- a MRC Social and Public Health Sciences Unit, Glasgow G12 8RZ
- b Department of Epidemiology and Public Health, Medical School, University of Newcastle, Newcastle upon Tyne NE2 4HH
- c Community Health and Epidemiology, Abramsky Hall, Queens University Kingston, Ontario, Canada K7L 3N6
- Correspondence to: M Petticrew
- Accepted 19 July 2002
Objective: To summarise the evidence on the effect of psychological coping styles (including fighting spirit, helplessness/hopelessness, denial, and avoidance) on survival and recurrence in patients with cancer.
Design: Systematic review of published and unpublished prospective observational studies.
Main outcome measures: Survival from or recurrence of cancer.
Results: 26 studies investigated the association between psychological coping styles and survival from cancer, and 11 studies investigated recurrence. Most of the studies that investigated fighting spirit (10 studies) or helplessness/hopelessness (12 studies) found no significant associations with survival or recurrence. The evidence that other coping styles play an important part was also weak. Positive findings tended to be confined to small or methodologically flawed studies; lack of adjustment for potential confounding variables was common. Positive conclusions seemed to be more commonly reported by smaller studies, indicating potential publication bias.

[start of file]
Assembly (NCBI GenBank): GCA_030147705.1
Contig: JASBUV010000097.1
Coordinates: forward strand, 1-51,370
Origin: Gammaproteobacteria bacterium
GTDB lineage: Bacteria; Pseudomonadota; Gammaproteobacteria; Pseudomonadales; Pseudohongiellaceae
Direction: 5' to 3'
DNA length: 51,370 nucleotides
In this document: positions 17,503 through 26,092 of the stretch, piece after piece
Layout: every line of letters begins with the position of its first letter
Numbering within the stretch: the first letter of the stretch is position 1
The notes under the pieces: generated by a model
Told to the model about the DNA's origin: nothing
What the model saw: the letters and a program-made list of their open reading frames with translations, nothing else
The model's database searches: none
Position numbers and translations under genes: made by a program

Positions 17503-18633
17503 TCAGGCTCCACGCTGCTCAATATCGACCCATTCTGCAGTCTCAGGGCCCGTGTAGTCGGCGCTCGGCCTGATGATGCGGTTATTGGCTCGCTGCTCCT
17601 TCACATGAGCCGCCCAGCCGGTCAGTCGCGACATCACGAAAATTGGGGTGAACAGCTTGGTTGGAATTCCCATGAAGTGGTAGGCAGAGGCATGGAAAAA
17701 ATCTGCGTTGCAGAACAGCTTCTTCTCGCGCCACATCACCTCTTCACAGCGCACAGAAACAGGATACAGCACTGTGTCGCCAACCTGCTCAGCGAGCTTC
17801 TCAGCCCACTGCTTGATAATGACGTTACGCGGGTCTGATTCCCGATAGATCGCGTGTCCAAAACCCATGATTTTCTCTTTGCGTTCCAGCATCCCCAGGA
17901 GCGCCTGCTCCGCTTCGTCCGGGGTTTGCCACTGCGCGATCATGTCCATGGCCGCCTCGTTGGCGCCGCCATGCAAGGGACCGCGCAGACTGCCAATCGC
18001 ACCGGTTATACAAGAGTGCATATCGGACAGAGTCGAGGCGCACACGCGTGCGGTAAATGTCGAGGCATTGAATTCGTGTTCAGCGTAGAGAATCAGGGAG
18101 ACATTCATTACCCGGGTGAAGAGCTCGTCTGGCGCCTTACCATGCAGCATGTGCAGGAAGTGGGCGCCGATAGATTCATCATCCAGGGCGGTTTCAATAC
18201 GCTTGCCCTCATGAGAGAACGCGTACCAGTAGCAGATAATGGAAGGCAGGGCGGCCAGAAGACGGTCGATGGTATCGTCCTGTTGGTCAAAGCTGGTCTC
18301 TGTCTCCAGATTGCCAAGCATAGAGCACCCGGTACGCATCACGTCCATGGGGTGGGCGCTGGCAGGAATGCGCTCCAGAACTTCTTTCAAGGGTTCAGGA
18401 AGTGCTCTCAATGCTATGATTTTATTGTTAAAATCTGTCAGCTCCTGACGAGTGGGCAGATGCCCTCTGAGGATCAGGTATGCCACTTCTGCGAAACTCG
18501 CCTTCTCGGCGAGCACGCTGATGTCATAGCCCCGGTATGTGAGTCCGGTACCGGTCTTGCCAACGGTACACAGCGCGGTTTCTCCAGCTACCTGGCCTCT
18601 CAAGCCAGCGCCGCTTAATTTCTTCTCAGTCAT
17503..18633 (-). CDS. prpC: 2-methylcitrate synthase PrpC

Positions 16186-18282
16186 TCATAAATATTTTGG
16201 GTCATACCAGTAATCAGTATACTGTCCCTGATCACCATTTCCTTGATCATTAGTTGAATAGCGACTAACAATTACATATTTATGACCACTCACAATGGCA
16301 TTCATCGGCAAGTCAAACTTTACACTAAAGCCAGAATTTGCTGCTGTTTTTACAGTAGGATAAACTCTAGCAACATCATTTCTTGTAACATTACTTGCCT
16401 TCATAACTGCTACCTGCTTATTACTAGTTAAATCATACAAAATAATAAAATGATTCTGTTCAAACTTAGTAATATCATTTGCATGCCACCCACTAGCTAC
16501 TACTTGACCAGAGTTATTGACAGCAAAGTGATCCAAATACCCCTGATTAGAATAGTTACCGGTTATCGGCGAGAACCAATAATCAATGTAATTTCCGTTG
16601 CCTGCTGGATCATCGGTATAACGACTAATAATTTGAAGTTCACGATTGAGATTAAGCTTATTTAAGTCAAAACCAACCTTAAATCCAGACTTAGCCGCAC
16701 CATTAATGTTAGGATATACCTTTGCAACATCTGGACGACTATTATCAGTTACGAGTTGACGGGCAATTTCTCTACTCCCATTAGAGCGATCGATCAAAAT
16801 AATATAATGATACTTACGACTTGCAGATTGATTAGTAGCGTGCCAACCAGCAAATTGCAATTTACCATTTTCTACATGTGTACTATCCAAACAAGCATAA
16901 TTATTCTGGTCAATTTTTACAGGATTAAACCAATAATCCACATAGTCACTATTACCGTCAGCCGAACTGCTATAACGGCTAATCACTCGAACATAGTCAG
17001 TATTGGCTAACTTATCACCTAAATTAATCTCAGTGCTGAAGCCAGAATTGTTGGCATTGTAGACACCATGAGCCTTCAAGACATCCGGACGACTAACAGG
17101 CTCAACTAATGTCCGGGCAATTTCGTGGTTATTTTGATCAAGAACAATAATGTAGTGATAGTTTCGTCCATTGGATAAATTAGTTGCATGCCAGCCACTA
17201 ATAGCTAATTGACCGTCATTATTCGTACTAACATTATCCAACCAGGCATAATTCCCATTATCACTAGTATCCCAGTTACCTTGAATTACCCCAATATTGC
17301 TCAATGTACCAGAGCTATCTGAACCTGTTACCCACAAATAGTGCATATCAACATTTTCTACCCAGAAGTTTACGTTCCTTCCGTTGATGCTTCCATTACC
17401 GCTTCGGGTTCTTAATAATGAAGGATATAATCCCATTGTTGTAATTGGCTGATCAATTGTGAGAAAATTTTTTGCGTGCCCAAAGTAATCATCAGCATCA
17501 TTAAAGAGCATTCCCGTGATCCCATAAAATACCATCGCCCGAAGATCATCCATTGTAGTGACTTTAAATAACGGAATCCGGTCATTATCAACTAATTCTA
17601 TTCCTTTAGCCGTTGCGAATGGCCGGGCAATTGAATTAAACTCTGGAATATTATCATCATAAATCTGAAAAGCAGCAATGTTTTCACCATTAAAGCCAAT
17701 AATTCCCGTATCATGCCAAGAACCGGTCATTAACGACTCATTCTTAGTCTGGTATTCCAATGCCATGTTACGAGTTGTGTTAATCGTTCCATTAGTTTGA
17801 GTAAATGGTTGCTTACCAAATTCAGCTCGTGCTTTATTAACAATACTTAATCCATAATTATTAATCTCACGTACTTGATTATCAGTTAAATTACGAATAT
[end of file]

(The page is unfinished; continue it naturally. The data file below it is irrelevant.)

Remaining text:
Conclusion: There is little consistent evidence that psychological coping styles play an important part in survival from or recurrence of cancer. People with cancer should not feel pressured into adopting particular coping styles to improve survival or reduce the risk of recurrence.
What is already known on this topic
What is already known on this topic Survival from cancer is commonly thought to be influenced by a person's psychological coping style
Some studies have shown that a coping style involving fighting spirit rather than helplessness/hopelessness is associated with survival and recurrence, though the evidence is inconsistent
What this study adds
What this study adds This systematic review suggests that there is no consistent association between psychological coping and outcome of cancer
Publication bias and methodological flaws in some of the primary studies may explain some of the previous positive findings
There is no good evidence to support the development of psychological interventions to promote particular types of coping in an attempt to prolong survival
Funding MP is funded by the Chief Scientist Office of the Scottish Executive Department of Health and is a member of the ESRC-funded Evidence Network.
Competing interests None declared.